• Chronic migraines

Certain mental health disorders may also increase your risk. Disorders linked to dissociation include:

Types of dissociative disorders

Depersonalization/derealization disorder

A person with depersonalization/derealization disorder feels detached from either their body, the world around them, or both.2 This disorder may make someone feel as if they’re floating outside their own body, watching themselves experience life. They may feel emotionally or physically numb, then struggle to feel or express their emotions as a result. 

Dissociative amnesia

Dissociative amnesia happens when dissociation causes memory loss. It involves forgetting certain personal information, life events, entire conversations, or traumatic experiences. With treatment, some memories can likely be recovered.

Dissociative fugue

In some cases, dissociative amnesia can include dissociative fugue, in which a person finds themselves in a location with no memory of choosing to go there or traveling to it. Dissociative fugue can last anywhere from hours to months or longer. A person with this type of fugue may lose some or all of their memories, leading to extreme confusion. They may struggle to hold down a job, stay in relationships, or maintain a stable environment due to severe dissociation and memory loss. 

Dissociative identity disorder (DID)

Previously called “multiple personality disorder,” dissociative identity disorder (DID) is believed to be linked to severe childhood trauma or abuse. This disorder affects only up to 1.5% of the population, but it’s often inaccurately portrayed and sensationalized in the media.It always requires professional diagnosis and care.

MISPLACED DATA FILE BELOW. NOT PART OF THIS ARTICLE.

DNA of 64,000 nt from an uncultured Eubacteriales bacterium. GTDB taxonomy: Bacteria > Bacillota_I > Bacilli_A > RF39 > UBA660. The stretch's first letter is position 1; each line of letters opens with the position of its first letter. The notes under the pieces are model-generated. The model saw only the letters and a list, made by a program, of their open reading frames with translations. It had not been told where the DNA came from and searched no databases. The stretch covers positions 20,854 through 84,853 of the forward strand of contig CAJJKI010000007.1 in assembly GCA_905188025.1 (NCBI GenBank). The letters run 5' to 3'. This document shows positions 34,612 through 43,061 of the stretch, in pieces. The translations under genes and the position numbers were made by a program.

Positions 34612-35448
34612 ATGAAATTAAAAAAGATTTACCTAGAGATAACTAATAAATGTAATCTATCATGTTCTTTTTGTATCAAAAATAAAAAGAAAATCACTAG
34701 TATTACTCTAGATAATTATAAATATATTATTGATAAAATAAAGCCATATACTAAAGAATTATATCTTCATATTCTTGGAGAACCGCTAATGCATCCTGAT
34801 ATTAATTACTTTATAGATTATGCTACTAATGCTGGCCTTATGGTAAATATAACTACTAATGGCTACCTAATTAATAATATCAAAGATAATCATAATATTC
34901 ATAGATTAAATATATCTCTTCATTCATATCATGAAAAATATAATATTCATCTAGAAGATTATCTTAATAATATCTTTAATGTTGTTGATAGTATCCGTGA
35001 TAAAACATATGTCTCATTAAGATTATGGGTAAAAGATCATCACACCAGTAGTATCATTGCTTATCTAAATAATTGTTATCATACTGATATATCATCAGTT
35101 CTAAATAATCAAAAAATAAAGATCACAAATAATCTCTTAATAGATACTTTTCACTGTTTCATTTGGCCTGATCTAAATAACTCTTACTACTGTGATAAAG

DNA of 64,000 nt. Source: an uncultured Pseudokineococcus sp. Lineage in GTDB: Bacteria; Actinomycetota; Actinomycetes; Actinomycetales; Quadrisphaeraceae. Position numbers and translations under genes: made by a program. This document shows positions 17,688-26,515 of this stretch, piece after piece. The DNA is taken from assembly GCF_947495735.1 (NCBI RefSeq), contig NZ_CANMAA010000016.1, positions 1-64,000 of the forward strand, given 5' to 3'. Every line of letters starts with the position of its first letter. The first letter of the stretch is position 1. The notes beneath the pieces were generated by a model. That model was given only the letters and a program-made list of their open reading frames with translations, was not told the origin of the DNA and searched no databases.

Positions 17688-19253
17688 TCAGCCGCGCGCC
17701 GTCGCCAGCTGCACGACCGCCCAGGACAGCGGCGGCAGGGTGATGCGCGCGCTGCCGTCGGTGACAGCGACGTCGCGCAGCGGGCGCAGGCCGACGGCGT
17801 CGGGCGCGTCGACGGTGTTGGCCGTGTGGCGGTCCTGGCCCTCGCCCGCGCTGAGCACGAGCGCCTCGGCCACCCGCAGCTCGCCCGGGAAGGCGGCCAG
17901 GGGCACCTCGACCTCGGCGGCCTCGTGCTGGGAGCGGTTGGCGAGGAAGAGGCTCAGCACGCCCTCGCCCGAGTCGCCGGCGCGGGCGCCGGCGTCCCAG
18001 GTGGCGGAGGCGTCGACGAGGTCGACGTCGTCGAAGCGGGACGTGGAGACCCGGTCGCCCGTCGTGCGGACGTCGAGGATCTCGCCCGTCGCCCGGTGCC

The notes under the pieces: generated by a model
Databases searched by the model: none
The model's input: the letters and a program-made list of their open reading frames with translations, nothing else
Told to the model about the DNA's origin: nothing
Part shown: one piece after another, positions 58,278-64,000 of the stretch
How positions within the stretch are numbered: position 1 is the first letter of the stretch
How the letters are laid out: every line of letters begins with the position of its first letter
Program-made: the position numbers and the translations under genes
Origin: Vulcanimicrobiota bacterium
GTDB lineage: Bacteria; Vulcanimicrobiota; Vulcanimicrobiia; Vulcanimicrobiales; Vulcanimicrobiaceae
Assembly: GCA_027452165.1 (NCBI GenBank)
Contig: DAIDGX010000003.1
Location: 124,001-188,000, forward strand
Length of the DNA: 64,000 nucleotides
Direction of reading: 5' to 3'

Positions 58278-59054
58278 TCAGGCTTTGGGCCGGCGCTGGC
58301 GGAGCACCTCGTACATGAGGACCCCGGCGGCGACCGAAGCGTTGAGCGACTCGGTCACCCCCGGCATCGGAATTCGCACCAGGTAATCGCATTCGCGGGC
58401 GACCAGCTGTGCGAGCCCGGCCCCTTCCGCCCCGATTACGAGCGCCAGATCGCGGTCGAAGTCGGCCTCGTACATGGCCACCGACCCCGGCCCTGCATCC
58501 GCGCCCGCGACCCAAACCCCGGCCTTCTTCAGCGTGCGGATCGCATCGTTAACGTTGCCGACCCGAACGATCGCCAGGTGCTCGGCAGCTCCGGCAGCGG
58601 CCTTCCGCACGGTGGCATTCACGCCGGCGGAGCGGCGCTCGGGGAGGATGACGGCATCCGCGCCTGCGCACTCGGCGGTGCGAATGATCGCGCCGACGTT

With DID, multiple different identities emerge within the same person. Someone who has DID may feel like a stranger to themselves and behave very differently at different times, depending on which identity is coming through. They may also experience confusion, loss of memory, and social difficulties. 

Changes in behavior across different personality states are often significant. Someone with DID may even have different handwriting for each identity.

Dissociation treatment

Treatment for dissociation depends on how severe your symptoms are and whether or not you have underlying disorders. Options may include:

  • Cognitive behavioral therapy (CBT): CBT can help you change unhelpful thought and behavior patterns and teach you healthy coping strategies to prevent or replace dissociation.
  • Eye movement desensitization and reprocessing (EMDR): EMDR can help trauma survivors reprocess upsetting memories, which in some cases can ease the distress that triggers episodes of dissociation.
  • Medication: While it may not treat dissociation directly, medication may help lessen the effects of co-occurring disorders such as anxiety or depression. 

Can therapy make dissociation worse?

Certain types of therapy, including hypnotherapy, may not be the right fit for people with dissociation. EMDR can help some people with dissociation, but it can worsen symptoms in others. 

If you’ve been experiencing extreme symptoms of dissociation, it’s important to talk to a mental health professional. They can help you create a treatment plan and provide an official diagnosis as needed.

Get help now

If you’re in crisis, help is available now. For free, confidential 24/7 support, call or text the 988 Suicide & Crisis Lifeline at 988.

About the author

The editorial team at works with the world’s leading clinical experts to bring you accessible, insightful information about mental health topics and trends.